Without question, a shock call can be one of the most valuable tools that you carry into the spring woods this season. For good reason, shock calls enable you to effectively locate and monitor the current movement or directional travel path of gobblers. These calls have excellent volume, which means you can make contact from extended distances and during windy conditions that often impair a longbeard’s ability to hear a traditional-style hen call. Plus, shock calls allow you to pinpoint a gobbler without actually persuading him to approach your calling position.
“Getting feathers ruffled and tempers flaring brings up another lethal tactic that can really pay huge dividends when gobblers are whipped and locked-down by the ladies. Strategically simulating a fight with your calling can coax an entire flock to your setup in a hurry!
“When I first started chasing longbeards, I strictly followed many of the so-called laws or golden rules of turkey hunting. As a result, my personal experiences, mistakes, and success in the field have taught me that many of these rules simply don’t hold water. For example, I had once read that a turkey hunter should never call directly to a hen that is accompanied by a longbeard. According to the theory, this will only trigger a jealous response that will cause the hen to lead the gobbler off in the opposite direction."
Every turkey hunter knows that when the days start to get longer and warmer then Turkey season is right around the corner. The worst thing that you can do is let it sneak up on you - unprepared. Nothing can ruin a hunt like getting to the woods, or field, late and without the right calls and equipment. Take a few minutes in the week prior to your season opener to inventory what you need for a successful hunt.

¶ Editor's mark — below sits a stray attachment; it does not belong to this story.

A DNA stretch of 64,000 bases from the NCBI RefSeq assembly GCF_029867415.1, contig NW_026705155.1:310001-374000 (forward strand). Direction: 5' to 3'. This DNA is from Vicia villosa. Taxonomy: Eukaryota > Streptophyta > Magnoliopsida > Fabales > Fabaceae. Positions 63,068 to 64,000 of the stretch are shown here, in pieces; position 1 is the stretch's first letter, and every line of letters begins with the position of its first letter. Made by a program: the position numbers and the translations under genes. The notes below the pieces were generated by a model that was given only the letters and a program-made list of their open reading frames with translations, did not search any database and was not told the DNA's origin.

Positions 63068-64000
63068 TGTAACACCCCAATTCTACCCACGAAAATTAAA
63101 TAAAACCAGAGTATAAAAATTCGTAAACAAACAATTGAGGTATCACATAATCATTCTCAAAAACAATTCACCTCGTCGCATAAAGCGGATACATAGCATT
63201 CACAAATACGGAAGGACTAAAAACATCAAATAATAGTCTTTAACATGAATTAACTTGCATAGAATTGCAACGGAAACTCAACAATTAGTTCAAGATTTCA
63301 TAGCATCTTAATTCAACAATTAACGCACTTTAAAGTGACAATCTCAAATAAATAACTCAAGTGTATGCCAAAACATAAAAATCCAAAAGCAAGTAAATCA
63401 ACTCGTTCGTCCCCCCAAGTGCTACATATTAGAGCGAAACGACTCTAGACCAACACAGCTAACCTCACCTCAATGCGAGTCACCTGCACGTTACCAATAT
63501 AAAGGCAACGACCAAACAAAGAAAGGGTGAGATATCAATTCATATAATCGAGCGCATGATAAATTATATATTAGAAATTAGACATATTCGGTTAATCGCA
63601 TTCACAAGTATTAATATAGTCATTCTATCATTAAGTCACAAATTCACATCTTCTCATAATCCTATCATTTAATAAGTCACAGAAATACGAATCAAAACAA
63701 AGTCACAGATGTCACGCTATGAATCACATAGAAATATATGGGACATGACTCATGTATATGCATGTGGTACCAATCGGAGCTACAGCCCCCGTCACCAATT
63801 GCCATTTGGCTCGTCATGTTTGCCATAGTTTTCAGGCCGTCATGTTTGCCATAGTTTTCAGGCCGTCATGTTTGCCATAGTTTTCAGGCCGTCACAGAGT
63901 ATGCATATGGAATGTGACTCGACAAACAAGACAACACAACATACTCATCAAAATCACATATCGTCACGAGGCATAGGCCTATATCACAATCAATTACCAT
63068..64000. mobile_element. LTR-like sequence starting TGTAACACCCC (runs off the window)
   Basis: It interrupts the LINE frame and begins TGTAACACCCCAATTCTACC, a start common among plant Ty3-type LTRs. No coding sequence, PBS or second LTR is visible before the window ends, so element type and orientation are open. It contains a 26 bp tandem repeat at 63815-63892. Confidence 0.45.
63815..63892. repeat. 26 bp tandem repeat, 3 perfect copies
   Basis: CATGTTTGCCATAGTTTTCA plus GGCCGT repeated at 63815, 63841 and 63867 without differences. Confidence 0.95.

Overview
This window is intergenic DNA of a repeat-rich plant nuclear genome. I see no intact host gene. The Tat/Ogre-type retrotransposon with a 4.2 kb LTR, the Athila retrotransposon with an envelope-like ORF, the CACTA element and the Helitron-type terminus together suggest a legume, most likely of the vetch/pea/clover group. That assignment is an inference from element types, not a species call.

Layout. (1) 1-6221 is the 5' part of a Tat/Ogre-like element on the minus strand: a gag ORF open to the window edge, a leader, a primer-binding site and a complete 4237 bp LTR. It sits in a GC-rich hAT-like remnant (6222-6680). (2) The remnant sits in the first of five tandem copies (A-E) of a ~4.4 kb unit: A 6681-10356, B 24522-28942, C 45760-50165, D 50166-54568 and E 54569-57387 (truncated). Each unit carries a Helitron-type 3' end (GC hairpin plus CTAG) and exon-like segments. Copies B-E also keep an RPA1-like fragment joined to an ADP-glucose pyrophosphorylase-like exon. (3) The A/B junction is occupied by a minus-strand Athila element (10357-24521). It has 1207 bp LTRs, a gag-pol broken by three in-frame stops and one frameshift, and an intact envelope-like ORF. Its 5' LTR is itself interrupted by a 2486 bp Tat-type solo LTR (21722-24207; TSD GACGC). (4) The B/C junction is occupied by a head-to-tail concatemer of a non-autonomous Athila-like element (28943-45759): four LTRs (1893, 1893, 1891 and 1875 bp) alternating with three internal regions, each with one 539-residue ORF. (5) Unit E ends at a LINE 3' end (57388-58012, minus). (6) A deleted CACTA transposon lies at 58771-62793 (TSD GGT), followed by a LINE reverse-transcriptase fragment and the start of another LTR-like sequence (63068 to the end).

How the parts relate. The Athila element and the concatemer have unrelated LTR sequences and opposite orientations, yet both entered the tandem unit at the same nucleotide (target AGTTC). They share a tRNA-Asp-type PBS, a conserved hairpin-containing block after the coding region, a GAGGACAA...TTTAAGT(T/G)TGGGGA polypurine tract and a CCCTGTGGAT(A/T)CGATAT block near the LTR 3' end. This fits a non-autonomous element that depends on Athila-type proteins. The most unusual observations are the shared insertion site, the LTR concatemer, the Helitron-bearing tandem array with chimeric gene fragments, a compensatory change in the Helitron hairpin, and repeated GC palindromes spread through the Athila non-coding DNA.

The world-record rack from an 8-point Minnesota whitetail killed by a poacher in 2009 has attracted many gawkers since the Department of Natural Resources started displaying it at special events around the state.
Without question, it can be extremely difficult to tangle with call-shy longbeards that refuse to cooperate and have bad attitudes. Outside factors such as lopsided hen-to-gobbler ratios, periods of intense hunting pressure, increased predator encounters and even the weather can cause gobblers to be tight-beaked or non-responsive. When facing these tough hunting conditions, you need to switch gears and exploit call-shy longbeards with the following customized calling tactics and strategies that will get the job done.
Don’t put away your game camera once deer season is over. Use it to track turkeys, and you’ll punch more tags than a champion caller. A game camera can uncover a daily pattern of turkey activity including roosting sites, feeding areas, travel routes, and strut-zones. Easily differentiate high-traffic areas from stagnant zones to make your hunting productive, even during late season when gobblers are call-shy and hard to find. From effective calls, to traps and tricks, your strategies are endless when scouting turkeys with a Moultrie game camera and our helpful tips. For the full story, visit MoultrieFeeders.com.
Want to preserve your trophy buck? Follow our tips and protect your prizewinner long after it leaves the taxidermist. To remove dust and cobwebs, reverse your vacuum’s suction, and blow air along the animal’s hair pattern—not against it. Use liquid wood cleaner to polish antlers, and clean hair with a soft rag dampened with Windex. Place your trophy in a location away from direct sunlight and heat to prevent dry out and discoloration. For more advice on caring for your buck, read the full story at SummitStands.com.